We have put together a brief overview of GDPR and how it will affect your health and safety.
What is GDPR?
GDPR stands for The General Data Protection Regulations, which are coming into effect on the 25th May. These regulations are replacing the Data Protection Act 1998, and apply to all organisations who collect or use personal data of individuals who live in the EU.
The GDPR will still be applicable post-Brexit.
‘Personal data’ refers to any data which can identify an individual including names, addresses, grades, medical information etc.
A breach of the regulations can result in large fines, and individuals can also ask for compensation if organisations don’t comply.
Does GDPR affect our school?
The GDPR applies to all organisations that process personal data, and schools handle a large amount of personal data. However, schools are in a much better position to comply with the GDPR changes than most private organisations as most schools already have robust policies and procedures in place for data protection.
The GDPR defines two roles:
1. Data Controller – determines the purposes and means of processing personal data.
2. Data Processor – responsible for processing personal data on behalf of a controller.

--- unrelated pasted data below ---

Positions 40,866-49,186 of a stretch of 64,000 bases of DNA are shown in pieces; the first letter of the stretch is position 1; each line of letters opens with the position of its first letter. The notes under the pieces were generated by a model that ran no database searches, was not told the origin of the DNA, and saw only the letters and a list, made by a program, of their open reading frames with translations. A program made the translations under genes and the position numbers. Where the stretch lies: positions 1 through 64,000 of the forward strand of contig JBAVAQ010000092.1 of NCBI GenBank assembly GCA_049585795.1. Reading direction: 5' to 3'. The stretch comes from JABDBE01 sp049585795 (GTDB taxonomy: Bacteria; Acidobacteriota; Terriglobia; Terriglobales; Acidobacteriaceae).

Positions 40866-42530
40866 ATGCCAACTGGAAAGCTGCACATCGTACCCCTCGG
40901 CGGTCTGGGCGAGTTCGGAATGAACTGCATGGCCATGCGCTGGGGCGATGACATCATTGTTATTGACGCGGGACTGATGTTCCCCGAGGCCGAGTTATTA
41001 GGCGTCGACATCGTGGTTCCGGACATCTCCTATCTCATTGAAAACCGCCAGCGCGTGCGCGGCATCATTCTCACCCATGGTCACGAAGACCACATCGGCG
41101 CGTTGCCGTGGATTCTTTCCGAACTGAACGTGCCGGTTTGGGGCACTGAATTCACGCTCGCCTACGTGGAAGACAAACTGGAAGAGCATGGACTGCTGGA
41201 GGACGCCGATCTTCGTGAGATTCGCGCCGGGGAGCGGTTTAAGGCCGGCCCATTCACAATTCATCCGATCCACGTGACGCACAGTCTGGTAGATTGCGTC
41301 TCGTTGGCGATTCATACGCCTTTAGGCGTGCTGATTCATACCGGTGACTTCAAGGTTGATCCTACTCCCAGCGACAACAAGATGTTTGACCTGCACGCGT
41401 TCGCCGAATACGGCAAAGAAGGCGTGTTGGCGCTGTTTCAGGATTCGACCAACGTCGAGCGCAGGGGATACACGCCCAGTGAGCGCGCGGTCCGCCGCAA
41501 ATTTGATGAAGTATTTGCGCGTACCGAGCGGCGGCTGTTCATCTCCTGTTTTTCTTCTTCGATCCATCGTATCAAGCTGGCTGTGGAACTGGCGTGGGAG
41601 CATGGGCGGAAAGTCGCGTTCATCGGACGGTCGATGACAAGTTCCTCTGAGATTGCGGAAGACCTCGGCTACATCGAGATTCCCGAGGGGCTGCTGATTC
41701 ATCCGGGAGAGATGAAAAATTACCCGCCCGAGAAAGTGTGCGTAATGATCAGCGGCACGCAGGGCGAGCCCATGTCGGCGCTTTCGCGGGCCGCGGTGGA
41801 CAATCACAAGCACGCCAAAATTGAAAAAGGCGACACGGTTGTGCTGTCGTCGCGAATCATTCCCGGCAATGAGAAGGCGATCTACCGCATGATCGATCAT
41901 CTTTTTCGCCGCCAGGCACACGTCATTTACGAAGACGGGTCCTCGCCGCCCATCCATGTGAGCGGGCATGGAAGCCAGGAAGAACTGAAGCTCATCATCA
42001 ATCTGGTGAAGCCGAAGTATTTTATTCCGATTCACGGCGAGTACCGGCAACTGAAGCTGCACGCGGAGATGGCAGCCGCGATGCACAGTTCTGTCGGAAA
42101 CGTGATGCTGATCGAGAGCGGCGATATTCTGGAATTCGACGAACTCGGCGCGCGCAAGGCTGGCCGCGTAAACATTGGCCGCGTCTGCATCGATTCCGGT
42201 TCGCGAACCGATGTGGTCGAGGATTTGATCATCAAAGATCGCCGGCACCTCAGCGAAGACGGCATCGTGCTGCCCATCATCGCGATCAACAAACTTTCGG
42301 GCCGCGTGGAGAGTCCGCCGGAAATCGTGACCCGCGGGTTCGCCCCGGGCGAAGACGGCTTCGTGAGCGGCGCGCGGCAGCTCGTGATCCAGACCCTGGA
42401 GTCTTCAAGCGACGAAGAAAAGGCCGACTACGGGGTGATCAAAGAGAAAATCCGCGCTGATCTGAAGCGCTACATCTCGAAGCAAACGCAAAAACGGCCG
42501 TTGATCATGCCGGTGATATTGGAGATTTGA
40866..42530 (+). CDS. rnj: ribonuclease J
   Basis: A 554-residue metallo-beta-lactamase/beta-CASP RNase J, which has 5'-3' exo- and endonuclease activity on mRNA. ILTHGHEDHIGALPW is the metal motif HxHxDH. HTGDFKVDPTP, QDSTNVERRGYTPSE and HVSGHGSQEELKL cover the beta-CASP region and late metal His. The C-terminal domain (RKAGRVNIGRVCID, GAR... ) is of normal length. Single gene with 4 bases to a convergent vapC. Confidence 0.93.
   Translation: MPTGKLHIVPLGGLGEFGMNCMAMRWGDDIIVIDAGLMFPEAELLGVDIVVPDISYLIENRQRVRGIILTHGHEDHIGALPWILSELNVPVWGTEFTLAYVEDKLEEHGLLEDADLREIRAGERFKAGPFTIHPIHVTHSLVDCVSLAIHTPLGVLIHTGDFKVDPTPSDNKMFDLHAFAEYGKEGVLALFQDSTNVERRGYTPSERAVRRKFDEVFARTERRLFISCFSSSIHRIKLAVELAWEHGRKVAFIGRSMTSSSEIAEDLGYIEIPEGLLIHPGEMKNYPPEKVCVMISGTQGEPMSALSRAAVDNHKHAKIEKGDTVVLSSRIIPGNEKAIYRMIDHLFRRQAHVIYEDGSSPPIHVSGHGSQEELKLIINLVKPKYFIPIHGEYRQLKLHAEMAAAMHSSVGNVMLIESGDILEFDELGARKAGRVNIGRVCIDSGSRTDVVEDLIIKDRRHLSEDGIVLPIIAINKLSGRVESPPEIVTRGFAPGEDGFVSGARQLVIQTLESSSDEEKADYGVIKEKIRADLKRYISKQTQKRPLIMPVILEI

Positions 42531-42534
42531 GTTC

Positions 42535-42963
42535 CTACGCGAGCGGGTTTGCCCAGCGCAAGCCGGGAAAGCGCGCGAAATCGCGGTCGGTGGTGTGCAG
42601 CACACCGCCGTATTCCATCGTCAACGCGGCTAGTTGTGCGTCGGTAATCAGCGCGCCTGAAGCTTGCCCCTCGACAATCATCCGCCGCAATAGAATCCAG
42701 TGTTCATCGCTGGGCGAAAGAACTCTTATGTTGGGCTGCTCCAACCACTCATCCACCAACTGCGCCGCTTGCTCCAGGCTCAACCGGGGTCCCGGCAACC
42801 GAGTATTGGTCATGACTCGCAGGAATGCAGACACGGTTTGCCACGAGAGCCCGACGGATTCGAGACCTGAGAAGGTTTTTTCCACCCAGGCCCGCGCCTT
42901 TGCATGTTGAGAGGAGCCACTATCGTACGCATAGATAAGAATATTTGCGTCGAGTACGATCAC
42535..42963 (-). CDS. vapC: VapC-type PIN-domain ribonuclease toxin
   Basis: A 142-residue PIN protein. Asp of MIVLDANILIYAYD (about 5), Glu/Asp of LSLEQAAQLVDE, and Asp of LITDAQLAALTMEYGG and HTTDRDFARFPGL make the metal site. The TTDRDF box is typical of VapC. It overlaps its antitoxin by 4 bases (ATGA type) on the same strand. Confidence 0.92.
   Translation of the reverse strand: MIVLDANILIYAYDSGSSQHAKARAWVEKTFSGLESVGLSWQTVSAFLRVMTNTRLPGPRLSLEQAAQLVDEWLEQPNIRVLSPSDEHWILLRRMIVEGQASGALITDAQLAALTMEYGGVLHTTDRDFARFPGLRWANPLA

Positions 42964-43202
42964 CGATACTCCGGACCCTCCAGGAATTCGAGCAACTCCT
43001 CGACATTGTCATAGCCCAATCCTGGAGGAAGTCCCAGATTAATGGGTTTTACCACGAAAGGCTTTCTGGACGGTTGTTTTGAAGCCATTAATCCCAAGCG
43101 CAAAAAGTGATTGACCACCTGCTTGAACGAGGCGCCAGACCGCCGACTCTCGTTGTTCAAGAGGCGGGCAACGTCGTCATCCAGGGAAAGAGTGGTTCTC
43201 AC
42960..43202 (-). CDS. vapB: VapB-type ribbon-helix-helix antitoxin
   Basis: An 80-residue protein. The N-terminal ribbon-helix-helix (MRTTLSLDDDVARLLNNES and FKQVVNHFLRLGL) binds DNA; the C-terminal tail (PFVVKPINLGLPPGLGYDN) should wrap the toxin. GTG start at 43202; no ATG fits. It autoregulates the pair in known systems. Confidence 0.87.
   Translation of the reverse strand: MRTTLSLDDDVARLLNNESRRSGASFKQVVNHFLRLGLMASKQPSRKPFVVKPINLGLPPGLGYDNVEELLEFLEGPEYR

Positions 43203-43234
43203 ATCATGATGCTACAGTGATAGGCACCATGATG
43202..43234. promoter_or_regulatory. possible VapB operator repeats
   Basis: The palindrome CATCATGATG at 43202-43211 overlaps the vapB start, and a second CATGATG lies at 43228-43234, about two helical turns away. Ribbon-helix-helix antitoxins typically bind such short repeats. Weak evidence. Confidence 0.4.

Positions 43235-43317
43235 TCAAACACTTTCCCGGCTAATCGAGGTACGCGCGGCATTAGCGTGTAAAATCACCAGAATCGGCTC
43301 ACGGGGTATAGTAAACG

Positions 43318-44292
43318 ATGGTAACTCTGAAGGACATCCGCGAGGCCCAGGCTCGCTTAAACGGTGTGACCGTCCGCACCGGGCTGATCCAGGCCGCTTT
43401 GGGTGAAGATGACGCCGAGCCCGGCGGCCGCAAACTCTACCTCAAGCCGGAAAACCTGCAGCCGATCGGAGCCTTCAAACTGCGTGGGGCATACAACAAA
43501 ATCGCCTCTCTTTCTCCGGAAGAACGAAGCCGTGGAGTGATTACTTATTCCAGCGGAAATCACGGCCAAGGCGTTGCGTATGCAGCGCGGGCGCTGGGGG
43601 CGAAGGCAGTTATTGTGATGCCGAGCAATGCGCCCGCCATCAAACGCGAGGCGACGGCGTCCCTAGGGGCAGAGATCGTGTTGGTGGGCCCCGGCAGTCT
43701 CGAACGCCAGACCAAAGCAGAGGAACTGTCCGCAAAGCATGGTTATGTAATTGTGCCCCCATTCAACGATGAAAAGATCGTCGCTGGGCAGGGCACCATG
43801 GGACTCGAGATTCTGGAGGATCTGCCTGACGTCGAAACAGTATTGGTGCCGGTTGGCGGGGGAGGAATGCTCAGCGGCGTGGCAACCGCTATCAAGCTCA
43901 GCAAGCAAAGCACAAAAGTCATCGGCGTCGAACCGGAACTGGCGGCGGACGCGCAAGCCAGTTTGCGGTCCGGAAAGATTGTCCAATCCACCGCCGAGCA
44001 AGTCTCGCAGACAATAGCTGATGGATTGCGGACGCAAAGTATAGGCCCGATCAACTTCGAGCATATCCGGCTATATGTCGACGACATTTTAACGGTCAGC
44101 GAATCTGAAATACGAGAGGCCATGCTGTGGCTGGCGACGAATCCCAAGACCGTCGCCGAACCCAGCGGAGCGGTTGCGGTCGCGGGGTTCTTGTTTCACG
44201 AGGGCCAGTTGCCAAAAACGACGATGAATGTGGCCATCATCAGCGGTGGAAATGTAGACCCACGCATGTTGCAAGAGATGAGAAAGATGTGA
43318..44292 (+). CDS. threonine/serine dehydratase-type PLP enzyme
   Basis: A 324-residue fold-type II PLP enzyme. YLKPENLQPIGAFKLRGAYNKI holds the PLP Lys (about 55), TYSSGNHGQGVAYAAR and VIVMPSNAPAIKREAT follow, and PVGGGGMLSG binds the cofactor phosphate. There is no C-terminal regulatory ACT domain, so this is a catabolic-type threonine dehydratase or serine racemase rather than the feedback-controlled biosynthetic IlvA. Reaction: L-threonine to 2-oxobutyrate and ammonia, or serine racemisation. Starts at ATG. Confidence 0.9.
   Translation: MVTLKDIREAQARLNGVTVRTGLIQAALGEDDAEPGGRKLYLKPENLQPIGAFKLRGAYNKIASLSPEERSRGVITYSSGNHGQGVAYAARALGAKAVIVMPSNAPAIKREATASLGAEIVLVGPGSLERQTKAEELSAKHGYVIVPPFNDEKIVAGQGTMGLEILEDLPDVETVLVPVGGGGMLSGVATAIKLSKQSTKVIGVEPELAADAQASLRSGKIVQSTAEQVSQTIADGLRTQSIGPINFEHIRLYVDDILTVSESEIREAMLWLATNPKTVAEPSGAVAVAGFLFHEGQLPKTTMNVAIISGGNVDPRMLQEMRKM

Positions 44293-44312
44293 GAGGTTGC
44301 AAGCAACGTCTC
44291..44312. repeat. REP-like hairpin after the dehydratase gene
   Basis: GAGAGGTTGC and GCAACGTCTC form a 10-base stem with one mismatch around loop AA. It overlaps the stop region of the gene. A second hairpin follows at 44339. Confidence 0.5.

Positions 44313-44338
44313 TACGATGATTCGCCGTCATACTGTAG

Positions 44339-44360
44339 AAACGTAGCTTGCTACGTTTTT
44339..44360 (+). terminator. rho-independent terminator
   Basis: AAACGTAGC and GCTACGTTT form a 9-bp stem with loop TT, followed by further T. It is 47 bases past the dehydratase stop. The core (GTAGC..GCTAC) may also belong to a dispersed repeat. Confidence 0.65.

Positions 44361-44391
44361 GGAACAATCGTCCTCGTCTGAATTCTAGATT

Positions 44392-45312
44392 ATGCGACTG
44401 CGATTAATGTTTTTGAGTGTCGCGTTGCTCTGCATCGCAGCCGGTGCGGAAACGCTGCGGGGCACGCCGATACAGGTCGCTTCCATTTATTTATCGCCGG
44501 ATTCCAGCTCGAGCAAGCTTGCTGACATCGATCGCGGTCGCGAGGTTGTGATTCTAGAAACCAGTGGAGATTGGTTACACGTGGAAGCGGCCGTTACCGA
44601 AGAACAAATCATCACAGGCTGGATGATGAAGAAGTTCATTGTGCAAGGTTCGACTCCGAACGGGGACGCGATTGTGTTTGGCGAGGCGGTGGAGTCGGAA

As a public body schools fall under the role of Data Controller. As the Data Controller, the school holds full liability for all data handling issues including breaches and non-compliance.
Any third party supplier you use to process data within your school with be Data Processors. Data Controllers and Data Processors are jointly liable for any breaches or non-compliance.
How will GDPR affect Health and Safety?
Health and safety systems in schools contain a large amount of personal data about pupils, parents, employees, contractors etc.
As well as names, addresses and phone numbers, health and safety systems may contain personal data such as:
Your health and safety data should be integrated into the changes and control measures you put in place across your school to manage personal data.
These changes should include:
Gaining a better understanding of the GDPR and your duties under the legislation. For more information visit the Information Commissioner’s Office (ICO) Education page.
Understanding and documenting your current data processes in order to demonstrate that they meet compliance requirements.
Creating a register which identifies what types of personal data are being held, where it is stored and how long you need to retain / store the data for.
Identifying which third party companies you store / distribute data on (such as online storage sites, CRMs etc.) and ensure they are GDPR compliant.
Assessing the security of your data storage and whether additional control measures are required to detect and manage breaches.
Undertaking a data protection impact assessment to identify the most effective way to comply with your data protection obligations.
We hope this short overview has proved beneficial, and assured you that this daunting task is manageable with sufficient knowledge and resources.
There are also some great free GDPR resources for schools which you can find here.